Why is there no 'trivial' ordering on the complex numbers

The ordering I'm trying to consider is simply for $x,y \in \mathbb{C}$ then $x=y$.

I'm going through Rudin's Principles of Mathematical Analysis and the only restrictions he gives for an ordered field are that it has some total order and follows a few more rules.

1. For $x,y$ exactly one of the following holds: $x<y$, $x=y$, $x>y$.
2. If $x<y$ and $y<z$ then $x<z$.
3. If $y<z$ then $x+y < x+z$.
4. If $x,y > 0$ then $xy > 0$.

As I see it, this trivial ordering satisfies 1 and vacuously satisfies 2-4. Thus $\mathbb{C}$ is ordered and ever field can be ordered likewise.

When I looked on Wikipedia, they note that since $-1$ is a square, it must be positive thus no ordering is possible. But I believe that should say $-1$ is nonnegative, and that all numbers or nonnegative. With all numbers equal to each other and $0$, there is no issue.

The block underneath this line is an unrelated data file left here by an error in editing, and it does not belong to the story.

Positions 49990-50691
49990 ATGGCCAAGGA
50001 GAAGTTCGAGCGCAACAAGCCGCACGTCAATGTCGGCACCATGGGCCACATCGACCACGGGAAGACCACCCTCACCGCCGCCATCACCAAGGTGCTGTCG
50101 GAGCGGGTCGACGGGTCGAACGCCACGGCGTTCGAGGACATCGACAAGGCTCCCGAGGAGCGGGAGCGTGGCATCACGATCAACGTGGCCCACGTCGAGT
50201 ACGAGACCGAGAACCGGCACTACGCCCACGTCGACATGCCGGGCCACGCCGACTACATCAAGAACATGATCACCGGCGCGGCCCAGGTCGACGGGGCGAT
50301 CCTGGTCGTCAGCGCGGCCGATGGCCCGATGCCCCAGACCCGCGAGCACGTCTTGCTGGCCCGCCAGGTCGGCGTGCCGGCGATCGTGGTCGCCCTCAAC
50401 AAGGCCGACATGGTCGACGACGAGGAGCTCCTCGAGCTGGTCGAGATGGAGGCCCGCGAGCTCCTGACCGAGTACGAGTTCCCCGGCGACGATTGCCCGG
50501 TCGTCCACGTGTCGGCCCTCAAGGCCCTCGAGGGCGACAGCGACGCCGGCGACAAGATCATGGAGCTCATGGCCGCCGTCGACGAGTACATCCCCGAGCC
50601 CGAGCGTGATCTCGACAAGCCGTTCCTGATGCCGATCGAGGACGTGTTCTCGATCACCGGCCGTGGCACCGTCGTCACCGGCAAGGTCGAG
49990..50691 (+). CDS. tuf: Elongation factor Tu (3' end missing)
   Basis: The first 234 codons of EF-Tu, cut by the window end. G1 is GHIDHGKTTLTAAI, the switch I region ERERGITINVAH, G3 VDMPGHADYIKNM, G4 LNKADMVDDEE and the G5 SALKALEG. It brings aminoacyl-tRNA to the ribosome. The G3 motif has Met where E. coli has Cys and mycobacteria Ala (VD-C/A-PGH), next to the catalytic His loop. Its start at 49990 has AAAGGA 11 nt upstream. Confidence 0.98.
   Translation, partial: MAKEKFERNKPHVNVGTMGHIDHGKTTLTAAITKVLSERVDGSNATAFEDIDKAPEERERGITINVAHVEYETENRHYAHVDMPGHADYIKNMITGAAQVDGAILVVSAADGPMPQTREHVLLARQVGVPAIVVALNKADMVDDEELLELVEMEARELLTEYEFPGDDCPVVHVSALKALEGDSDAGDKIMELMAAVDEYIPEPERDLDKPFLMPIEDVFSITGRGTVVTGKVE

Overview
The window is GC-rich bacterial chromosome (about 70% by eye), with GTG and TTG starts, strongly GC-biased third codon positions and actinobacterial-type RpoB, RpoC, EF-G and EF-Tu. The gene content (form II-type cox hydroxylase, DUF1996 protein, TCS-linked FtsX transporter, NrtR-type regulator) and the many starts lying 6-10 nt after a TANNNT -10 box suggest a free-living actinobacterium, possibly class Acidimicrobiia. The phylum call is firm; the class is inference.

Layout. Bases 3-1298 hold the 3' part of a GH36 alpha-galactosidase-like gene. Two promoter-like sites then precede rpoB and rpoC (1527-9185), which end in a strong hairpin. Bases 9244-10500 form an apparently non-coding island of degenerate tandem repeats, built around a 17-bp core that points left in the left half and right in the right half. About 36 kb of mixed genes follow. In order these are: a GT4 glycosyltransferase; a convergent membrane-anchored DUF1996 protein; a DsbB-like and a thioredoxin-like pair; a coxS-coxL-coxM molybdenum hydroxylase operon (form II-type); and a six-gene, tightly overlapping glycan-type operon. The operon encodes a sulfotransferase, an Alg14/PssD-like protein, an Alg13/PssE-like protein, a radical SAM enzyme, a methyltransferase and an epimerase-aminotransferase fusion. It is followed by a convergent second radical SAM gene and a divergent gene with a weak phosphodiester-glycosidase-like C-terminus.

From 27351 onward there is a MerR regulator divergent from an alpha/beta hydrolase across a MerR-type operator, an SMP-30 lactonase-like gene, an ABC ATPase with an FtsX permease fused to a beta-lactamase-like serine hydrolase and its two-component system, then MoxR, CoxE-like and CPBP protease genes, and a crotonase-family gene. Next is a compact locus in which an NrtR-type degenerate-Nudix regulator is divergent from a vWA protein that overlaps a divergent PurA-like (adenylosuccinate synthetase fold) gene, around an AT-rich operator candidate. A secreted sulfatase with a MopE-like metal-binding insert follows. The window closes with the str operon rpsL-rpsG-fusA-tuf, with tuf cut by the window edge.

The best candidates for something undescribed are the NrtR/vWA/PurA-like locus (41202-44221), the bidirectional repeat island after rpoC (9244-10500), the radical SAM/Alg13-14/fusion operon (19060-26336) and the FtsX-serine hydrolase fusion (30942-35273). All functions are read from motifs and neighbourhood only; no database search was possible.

Am I missing something?

• @user137794 Ah, I see the issue: "=" isn't an arbitrary symbol, it really is equality. So you can't just say "$x=y$ for all $x,y\in\mathbb{C}$" - for instance, $1\not=7$. In particular, "$x=y$" is not a priori the same as "$x\le y$ and $y\le x$." – Noah Schweber Nov 14 '15 at 3:19